The Role of Guildford Cathedral

A cathedral is a Christian church which contains the seat (cathedra) of a bishop, thus serving as the central church of a diocese. 

Guildford Cathedral is the mother church of the diocese of Guildford, covering 500 square miles of Surrey, north east Hampshire, the London Borough of Kingston and a part of West Sussex.

A fresh expression

Cathedrals within the Church of England hold a unique position in society, which enable them to connect people with the sacred, build links between individuals, organisations and communities, and sustain tradition and identity. 

Guildford Cathedral is a fresh expression of this traditional sacred space and a precious part of the national heritage: the last Church of England cathedral consecrated on a new site, in 1961; intensely and personally rooted in local identity and living memories through the many ‘brick-givers’ who helped fund its completion. We respond to a range of needs from family crisis to grief; celebration to spiritual curiosity.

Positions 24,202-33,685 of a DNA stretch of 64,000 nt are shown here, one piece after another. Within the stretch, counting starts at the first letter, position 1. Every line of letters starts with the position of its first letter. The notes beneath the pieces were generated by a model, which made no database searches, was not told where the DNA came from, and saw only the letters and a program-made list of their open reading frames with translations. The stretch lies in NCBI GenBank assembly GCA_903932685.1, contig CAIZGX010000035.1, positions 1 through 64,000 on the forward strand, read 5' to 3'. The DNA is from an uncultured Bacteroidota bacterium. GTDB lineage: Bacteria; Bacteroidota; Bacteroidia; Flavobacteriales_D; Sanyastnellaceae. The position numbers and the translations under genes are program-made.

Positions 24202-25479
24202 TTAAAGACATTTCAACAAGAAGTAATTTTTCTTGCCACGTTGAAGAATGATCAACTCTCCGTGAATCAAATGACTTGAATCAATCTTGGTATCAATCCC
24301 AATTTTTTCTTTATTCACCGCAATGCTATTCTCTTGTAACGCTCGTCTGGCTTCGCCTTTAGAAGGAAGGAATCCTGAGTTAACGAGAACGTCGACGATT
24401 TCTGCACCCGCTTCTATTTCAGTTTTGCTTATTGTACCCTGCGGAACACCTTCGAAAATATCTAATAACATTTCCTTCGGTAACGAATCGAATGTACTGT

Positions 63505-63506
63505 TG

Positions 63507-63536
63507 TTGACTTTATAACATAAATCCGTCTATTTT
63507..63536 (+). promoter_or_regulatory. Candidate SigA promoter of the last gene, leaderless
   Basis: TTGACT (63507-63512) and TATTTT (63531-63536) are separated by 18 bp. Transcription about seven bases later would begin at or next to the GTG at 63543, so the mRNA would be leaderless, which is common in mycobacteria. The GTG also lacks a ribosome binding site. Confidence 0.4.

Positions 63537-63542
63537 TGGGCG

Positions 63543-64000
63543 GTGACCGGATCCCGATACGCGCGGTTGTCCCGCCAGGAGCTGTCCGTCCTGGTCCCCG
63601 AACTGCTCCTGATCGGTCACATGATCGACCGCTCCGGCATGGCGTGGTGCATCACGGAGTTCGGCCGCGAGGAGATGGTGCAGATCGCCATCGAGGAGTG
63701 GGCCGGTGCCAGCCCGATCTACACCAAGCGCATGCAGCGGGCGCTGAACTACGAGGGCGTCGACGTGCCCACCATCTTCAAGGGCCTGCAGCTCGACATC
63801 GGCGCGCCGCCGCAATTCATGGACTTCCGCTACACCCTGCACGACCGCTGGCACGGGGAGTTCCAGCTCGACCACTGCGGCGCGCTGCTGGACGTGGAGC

What we do

It is this combination – our role as a cathedral, together with our modernity and particular story - that enables Guildford Cathedral to work as it does, 365 days a year, for the ‘common good’:

  • We inspire people of all ages through the beauty of the building, worship and choir, concerts and art exhibitions, through a vibrant teaching ministry and school workshops and musical activities
  • We build community cohesion through civic services and support to local charities that enable people to come together at times of celebration, recognition and remembrance
  • We facilitate conversations with key community stakeholders that cultivate wisdom, promote community action and public education and explore how individuals can personally contribute to the ‘common good’. 

The Cathedral’s mission is to be a place of welcome, beauty, engagement and inspiration.